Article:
Hello readers, and welcome once again to another edition of Retro Looter, where we talk all things retro gaming. This time around, I thought I’d do something a bit different and give maybe some of our younger readers some gaming history 101!

PlayStation, Xbox and Nintendo are all household names when we think about the ‘console wars’, but it’s interesting to remember that things weren’t always this way. Rewind a couple of decades, and Sega were still big hitters. Atari were still holding on, and even companies like Philips were dipping their toes in. Microsoft was still too busy with Windows 95, and Sony…well that’s the very intriguing story I’d like to share with you today.

You see, back in the summer, you might remember seeing news break out of a very rare thing indeed – that thing being, the SNES PlayStation (also known as the Nintendo PlayStation, the SNES CD, or the Sony Super Disc).  It might sound like some sort of fan creation or an April Fool’s joke, but the creation was a 100% genuine prototype. The SNES PlayStation is in fact a timely reminder of what could have been, and how Nintendo inadvertently created its biggest rival.

(SOURCE: arstechnica.net)

(SOURCE: arstechnica.net)

To add some context, in the early 90s, CD-ROMs were still very much in its infancy, but, as a format, was becoming increasingly desirable for game companies due to its huge storage capabilities, especially when compared to the cartridge style format used by most game consoles of the time. To give you a comparison, SNES cartridges used about 6MB and were expensive to produce, whereas CDs had up to 700MB and were much cheaper. Nintendo, being the biggest player at the time, were looking at ways to incorporate this new technology into the aging Super Nintendo, and when it came to the technology behind the CD-ROM, it was Sony who held all the cards.

Nintendo’s biggest rivals, Sega, were already making moves with their Sega CD add-on, and their efforts were cumbersome to say the least, but they were already preparing for the next generation of CD-ROM based consoles with the Sega Saturn. Not wanting to be left behind, Nintendo struck an agreement with Sony, a deal that on paper at least, looked to be a match made in heaven. On the one hand, you had Nintendo, the most renowned video game maker on the market, and on the other, Sony, arguably the world’s biggest electronics company. It gave Nintendo all of Sony’s expertise with the CD-ROM and allowed Sony to satiate a desire they’d had for years; a slice of the rapidly growing gaming industry.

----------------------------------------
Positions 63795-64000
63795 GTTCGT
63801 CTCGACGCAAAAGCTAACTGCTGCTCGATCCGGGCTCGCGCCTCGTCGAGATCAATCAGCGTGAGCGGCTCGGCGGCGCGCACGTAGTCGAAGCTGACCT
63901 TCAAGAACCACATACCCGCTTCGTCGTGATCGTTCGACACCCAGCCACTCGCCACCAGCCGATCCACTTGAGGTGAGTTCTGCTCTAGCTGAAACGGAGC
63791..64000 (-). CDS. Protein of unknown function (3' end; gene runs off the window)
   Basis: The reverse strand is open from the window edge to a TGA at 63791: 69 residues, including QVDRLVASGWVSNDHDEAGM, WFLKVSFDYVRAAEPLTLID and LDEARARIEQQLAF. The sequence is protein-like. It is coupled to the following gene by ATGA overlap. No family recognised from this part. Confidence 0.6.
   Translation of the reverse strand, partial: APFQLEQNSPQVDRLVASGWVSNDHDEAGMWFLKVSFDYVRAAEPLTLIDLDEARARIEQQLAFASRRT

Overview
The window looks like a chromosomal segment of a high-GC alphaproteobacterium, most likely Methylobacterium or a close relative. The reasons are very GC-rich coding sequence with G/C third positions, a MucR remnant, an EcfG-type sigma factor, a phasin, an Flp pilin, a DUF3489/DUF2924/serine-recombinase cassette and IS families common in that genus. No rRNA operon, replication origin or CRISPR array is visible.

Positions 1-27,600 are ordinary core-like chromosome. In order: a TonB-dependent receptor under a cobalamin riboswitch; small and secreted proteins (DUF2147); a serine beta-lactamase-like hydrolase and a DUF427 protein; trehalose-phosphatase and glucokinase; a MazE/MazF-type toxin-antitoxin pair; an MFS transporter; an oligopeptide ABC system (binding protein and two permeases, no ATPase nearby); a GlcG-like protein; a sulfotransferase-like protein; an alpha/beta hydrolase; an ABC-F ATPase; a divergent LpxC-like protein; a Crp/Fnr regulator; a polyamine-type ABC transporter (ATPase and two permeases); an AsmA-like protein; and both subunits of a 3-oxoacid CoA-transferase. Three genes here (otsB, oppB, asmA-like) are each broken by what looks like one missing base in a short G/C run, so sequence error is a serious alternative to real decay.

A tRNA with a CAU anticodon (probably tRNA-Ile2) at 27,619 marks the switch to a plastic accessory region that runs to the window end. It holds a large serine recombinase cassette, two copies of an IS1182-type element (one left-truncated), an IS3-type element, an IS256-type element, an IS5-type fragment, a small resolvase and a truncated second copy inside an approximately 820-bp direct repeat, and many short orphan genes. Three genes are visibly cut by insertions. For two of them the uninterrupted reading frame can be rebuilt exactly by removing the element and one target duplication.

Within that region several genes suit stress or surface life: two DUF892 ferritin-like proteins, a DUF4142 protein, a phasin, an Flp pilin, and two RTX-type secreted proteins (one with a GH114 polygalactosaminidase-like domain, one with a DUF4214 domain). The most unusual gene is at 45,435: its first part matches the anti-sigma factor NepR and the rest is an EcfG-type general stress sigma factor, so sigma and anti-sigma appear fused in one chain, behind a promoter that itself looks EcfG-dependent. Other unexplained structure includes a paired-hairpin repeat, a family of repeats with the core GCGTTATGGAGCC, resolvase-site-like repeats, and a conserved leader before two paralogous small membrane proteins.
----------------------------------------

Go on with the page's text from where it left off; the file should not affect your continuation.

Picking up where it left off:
The birth child of these behemoths was the SNES PlayStation.

(SOURCE: gamespot.com)

(SOURCE: gamespot.com)

Sadly, the relationship between the two companies began to sour. Nintendo boss Hiroshi Yamauchi double-crossed Sony, unhappy with Sony’s intention of becoming a major player in the gaming industry overnight, and revealed at the 1991 CES show that they had penned a new with Philips to produce a CD-ROM add-on for the SNES. He feared that Nintendo would have effectively created a new rival at its own expense, so Yamauchi, in a cool and calculated move, intended to show Sony who was boss by scuppering the deal and teaming up with Sony’s rival Philips. It was a move that would backfire and have huge ramifications for the future of Nintendo.

Angered by Nintendo’s backstabbing, Sony decided to continue with the development of a SNES-less Playstation, and what they created became the square little grey box we all know and love.

(SOURCE: ziffdavisinternational.com)

(SOURCE: ziffdavisinternational.com)

The PlayStation launched with hardware far more powerful than anything that had come before it, and its ability to handle 3D visuals led to developers and publishers flocking to the new console. And the rest, as they say, is history. The Sony PlayStation became the first ever home console to sell over 100 million units worldwide, and in the process, Sony stamped its authority within the gaming industry, becoming a dominating force.

Sega dropped out of the business altogether, though Nintendo soldiered on with the cartridge-based Nintendo 64; a great console in its own right, but one that suffered from a lack of third-party support due to the PlayStation’s popularity.

It’s pretty crazy to think what might have been had Nintendo and Sony worked out their differences. The very landscape of the home console industry would certainly be very different to the one we have now. Would Microsoft have had the confidence to enter the market against a Nintendo/Sony union? Would we have ever seen a Wii? It’s truly fascinating to consider what might have been.  The only thing you fellow Retro Looters need to know is if you want to get your hands on one of the SNES PlayStation prototypes you’re going to need cash. Lots of cash…

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